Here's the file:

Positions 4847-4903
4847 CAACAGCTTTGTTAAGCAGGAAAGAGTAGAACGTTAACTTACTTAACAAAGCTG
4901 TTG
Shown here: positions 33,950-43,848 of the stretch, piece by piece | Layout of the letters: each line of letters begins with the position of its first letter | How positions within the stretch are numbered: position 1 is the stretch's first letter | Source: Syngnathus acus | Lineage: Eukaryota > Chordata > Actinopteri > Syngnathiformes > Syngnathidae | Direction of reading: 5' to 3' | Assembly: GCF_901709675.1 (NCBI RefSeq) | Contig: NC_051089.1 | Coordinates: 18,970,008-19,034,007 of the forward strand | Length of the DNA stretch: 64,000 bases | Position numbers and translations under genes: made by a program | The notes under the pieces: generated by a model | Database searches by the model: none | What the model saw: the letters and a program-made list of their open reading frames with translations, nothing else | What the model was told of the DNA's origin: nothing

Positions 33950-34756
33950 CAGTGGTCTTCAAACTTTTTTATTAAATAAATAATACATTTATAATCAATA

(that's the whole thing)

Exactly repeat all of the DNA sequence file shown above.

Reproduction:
Positions 4847-4903
4847 CAACAGCTTTGTTAAGCAGGAAAGAGTAGAACGTTAACTTACTTAACAAAGCTG
4901 TTG
Shown here: positions 33,950-43,848 of the stretch, piece by piece | Layout of the letters: each line of letters begins with the position of its first letter | How positions within the stretch are numbered: position 1 is the stretch's first letter | Source: Syngnathus acus | Lineage: Eukaryota > Chordata > Actinopteri > Syngnathiformes > Syngnathidae | Direction of reading: 5' to 3' | Assembly: GCF_901709675.1 (NCBI RefSeq) | Contig: NC_051089.1 | Coordinates: 18,970,008-19,034,007 of the forward strand | Length of the DNA stretch: 64,000 bases | Position numbers and translations under genes: made by a program | The notes under the pieces: generated by a model | Database searches by the model: none | What the model saw: the letters and a program-made list of their open reading frames with translations, nothing else | What the model was told of the DNA's origin: nothing

Positions 33950-34756
33950 CAGTGGTCTTCAAACTTTTTTATTAAATAAATAATACATTTATAATCAATA